I know that my little vegetable garden isn't going to solve the world's climate change problems, but it's what I can do to help. It's what suits me. If you know me very well, you know that I have a real problem with inaction. I need to be doing something towards a goal or a cause or a problem or whatever. It frustrates me to see people encounter a problem and just sit around thinking about how to solve it all while the problem grows out of control, rather than getting to the business of solving it. Or at least working in that direction! So, let's stop debating and take some small steps as individuals to make a difference. Gardening is what I'm doing to fight climate change. What are you doing?

Sunday, October 11, 2009

Where I Spill My Guts


I have a good friend who says she can always tell how I'm doing by my garden blog. "If you're blogging, everything's good!" She's right. The amount of blog posts you read here is directly proportional to how good things are in my life, or how bad.

This gardening season (well really all of 2009) has been filled with extreme ups and downs and honestly there have been chunks of time where I've struggled with regular ole day-to-day things.

Last October my now late father-in-law was diagnosed with lung cancer. We entered 2009 in a heightened state of anxiety about his health and impending death. No matter how much we tried, it was impossible to feel normal. It was a dark shadow that followed us every step.

Early in the year I helped plan and coordinate a get-together here in Chicago for a bunch of garden bloggers. It was hard work and there were a lot of bumps along the way but the worst thing about it was that, when it was over, I was simply glad it was in the past. It really changed the way I view garden blogging and if I had a time machine, I'd have stayed in my cave where everything/everybody is happy. Don't get me wrong, I met some fantastic people that I'd likely never have met, but still...

In April I married my favorite person in the world. We never thought we'd do it but somewhere along the way things started to change. I started thinking I didn't want them calling my mother to ask her what to do if I was on my death bed. His father was dying and we suddenly realized that we only had a little more time if we wanted him to be there. And we did. So we did. Surrounded by amazing flowers and the people who love us the most.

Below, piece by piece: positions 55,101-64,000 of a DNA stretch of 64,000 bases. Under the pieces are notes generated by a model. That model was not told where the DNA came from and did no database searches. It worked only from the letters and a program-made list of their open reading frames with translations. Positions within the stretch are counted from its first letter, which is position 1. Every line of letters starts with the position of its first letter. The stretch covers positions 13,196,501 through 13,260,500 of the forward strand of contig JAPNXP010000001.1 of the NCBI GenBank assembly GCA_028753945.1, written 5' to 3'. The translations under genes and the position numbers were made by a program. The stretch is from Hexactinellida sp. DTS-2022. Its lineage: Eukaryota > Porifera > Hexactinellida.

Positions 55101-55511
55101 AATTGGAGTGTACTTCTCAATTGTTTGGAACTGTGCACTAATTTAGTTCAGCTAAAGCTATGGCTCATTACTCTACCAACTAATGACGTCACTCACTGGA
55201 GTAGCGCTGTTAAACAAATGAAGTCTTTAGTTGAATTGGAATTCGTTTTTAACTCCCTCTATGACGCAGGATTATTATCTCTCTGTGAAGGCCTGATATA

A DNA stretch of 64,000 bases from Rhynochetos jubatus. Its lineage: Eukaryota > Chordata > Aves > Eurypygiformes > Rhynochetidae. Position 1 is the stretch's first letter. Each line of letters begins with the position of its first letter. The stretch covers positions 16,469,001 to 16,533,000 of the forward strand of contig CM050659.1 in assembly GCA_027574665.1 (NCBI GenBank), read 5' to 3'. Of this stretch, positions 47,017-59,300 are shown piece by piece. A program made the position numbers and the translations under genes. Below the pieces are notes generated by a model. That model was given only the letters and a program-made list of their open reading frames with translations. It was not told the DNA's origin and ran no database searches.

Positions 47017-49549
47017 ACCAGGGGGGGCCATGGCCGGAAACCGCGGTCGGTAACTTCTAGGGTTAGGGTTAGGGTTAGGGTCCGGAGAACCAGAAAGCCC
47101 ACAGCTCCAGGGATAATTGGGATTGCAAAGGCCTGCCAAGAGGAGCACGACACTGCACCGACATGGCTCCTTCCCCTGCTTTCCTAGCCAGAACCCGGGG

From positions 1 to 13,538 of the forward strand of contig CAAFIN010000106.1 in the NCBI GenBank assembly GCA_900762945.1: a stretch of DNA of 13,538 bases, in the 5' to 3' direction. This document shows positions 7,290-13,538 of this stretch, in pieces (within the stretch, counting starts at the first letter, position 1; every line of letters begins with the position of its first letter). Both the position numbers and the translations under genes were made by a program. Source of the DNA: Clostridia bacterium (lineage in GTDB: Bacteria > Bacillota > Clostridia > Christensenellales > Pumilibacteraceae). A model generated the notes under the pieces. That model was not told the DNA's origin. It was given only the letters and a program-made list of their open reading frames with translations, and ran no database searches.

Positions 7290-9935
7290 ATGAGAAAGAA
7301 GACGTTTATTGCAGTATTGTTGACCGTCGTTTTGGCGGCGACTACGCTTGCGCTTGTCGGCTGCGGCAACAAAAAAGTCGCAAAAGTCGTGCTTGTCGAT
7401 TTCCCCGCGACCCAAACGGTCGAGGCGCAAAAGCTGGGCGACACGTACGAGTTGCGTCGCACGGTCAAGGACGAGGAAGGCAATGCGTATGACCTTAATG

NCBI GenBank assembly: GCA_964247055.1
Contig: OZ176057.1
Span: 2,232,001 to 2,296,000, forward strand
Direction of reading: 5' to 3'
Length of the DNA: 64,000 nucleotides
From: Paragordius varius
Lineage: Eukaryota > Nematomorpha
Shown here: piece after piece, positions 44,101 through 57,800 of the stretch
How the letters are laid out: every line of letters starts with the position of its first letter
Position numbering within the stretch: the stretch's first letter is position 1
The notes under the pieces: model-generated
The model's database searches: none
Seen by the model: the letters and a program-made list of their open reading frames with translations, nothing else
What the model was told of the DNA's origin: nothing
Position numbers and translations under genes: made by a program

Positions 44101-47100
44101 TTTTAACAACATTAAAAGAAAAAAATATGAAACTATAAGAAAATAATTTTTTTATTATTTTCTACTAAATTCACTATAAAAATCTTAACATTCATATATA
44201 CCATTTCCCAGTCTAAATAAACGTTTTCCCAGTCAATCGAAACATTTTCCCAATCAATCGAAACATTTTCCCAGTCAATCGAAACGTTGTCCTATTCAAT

My father-in-law died in July just three short months after our wedding. He suffered terribly. So much so that when he finally passed, we were relieved because he wouldn't have to suffer anymore. That we didn't have to watch him suffer anymore. That lasted for about two hours. Since then it's mostly been hours stringing into days of sadness. Watching my husband be this heart broken is the worst thing I've ever seen. We miss him so much. We miss his laugh. He was one hilarious dude and I'm thankful that my husband has his sense of humor. The most important thing in the world to him was his family. And that has made me see family in a different way. It's so stupid that it takes the death of somebody so wonderful to see the simplest things.

I planted a garden in his memory. In it are a Japanese maple (because they are unforgettable and so was he), a sundial that I bought with money he gave me and a couple of coneflowers (a Tennessee and a Coconut Lime) because they are still my favorite, and they remind me of a good day I had this summer with friends.

The other great thing that happened this year was that J and I got our community garden going. We built and rented a dozen or so raised beds and we've gotten started on our 501c3. It really is a dream realized but I can't help but think it would feel real different were it not being filtered through 2009 crap. I've had a hard time staying motivated about it and it has shown in my dedication (lack of) this summer. I can't wait for next year. I know it will feel better.

OH - and there was that trip to Las Vegas for my tasty tomato. I still can't believe it. We're holding that trip in our back pockets until it seems possible to actually have fun again.

Just to make things a little more interesting, I also changed jobs. I'm still with the same organization. Now, I'm an "IT guy". It's a change that really needed to happen for me to be able to spend more time with my family, and my gardens (personal and community.)

These things are just a snapshot. There are more extremes but they are far too personal to write about here. I feel more guarded than I used to about what I write on this blog. A side effect of the events of 2009.

This year gardening has not provided me the peace and solitude that it usually does. It has basically dragged me along kicking and screaming. I've walked over tomatoes that fell in my path from lack of support. I hear them crunching beneath my feet and my mind waffles between the dread of the million volunteers I'm liable to have next year and wishing that I even gave a shit. It hasn't been fun. And the other morning when I looked out the window to see the first frost on my weedy backyard grass, I thought about the ripe eggplants and tomatoes still on the vine but all I could think was, thank God it's over.

It may seem like it, but I'm not sitting over here having a pity party. Outwardly I'm totally holding it together. I just don't have much inspiration to write, or grow these days. And it shows in my blogging. I'm ready to put this season, and all its extreme highs and lows to bed.

EDIT: THANK YOU ALL FOR YOUR KIND COMMENTS. I'VE HIDDEN THEM AND CLOSED FUTURE COMMENTS ON THIS POST FOR PERSONAL REASONS.